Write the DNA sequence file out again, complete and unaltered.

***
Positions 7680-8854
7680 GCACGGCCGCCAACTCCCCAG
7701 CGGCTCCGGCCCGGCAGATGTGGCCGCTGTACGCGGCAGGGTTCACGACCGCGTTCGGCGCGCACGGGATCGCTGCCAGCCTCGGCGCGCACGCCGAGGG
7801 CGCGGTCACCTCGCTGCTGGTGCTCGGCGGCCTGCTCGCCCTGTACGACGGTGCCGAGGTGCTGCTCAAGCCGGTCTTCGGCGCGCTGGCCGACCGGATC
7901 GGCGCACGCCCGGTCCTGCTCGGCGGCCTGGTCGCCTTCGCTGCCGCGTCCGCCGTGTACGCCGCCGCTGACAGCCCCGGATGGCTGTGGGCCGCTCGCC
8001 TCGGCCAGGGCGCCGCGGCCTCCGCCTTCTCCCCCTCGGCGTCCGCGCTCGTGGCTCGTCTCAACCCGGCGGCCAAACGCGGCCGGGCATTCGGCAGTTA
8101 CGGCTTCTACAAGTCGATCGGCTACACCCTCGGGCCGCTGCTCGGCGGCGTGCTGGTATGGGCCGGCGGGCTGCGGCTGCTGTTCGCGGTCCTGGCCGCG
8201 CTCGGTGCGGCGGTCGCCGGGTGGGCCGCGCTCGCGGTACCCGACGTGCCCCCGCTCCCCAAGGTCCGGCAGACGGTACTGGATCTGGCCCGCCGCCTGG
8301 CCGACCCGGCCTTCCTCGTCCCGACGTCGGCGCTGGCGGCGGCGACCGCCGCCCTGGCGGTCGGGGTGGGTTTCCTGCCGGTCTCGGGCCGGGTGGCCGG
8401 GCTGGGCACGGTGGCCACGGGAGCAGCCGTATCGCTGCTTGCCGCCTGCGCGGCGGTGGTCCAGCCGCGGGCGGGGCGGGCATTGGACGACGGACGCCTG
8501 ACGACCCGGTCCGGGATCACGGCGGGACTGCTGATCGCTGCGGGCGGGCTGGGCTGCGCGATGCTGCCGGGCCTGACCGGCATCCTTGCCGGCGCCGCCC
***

Positions 7680-8854
7680 GCACGGCCGCCAACTCCCCAG
7701 CGGCTCCGGCCCGGCAGATGTGGCCGCTGTACGCGGCAGGGTTCACGACCGCGTTCGGCGCGCACGGGATCGCTGCCAGCCTCGGCGCGCACGCCGAGGG
7801 CGCGGTCACCTCGCTGCTGGTGCTCGGCGGCCTGCTCGCCCTGTACGACGGTGCCGAGGTGCTGCTCAAGCCGGTCTTCGGCGCGCTGGCCGACCGGATC
7901 GGCGCACGCCCGGTCCTGCTCGGCGGCCTGGTCGCCTTCGCTGCCGCGTCCGCCGTGTACGCCGCCGCTGACAGCCCCGGATGGCTGTGGGCCGCTCGCC
8001 TCGGCCAGGGCGCCGCGGCCTCCGCCTTCTCCCCCTCGGCGTCCGCGCTCGTGGCTCGTCTCAACCCGGCGGCCAAACGCGGCCGGGCATTCGGCAGTTA
8101 CGGCTTCTACAAGTCGATCGGCTACACCCTCGGGCCGCTGCTCGGCGGCGTGCTGGTATGGGCCGGCGGGCTGCGGCTGCTGTTCGCGGTCCTGGCCGCG
8201 CTCGGTGCGGCGGTCGCCGGGTGGGCCGCGCTCGCGGTACCCGACGTGCCCCCGCTCCCCAAGGTCCGGCAGACGGTACTGGATCTGGCCCGCCGCCTGG
8301 CCGACCCGGCCTTCCTCGTCCCGACGTCGGCGCTGGCGGCGGCGACCGCCGCCCTGGCGGTCGGGGTGGGTTTCCTGCCGGTCTCGGGCCGGGTGGCCGG
8401 GCTGGGCACGGTGGCCACGGGAGCAGCCGTATCGCTGCTTGCCGCCTGCGCGGCGGTGGTCCAGCCGCGGGCGGGGCGGGCATTGGACGACGGACGCCTG
8501 ACGACCCGGTCCGGGATCACGGCGGGACTGCTGATCGCTGCGGGCGGGCTGGGCTGCGCGATGCTGCCGGGCCTGACCGGCATCCTTGCCGGCGCCGCCC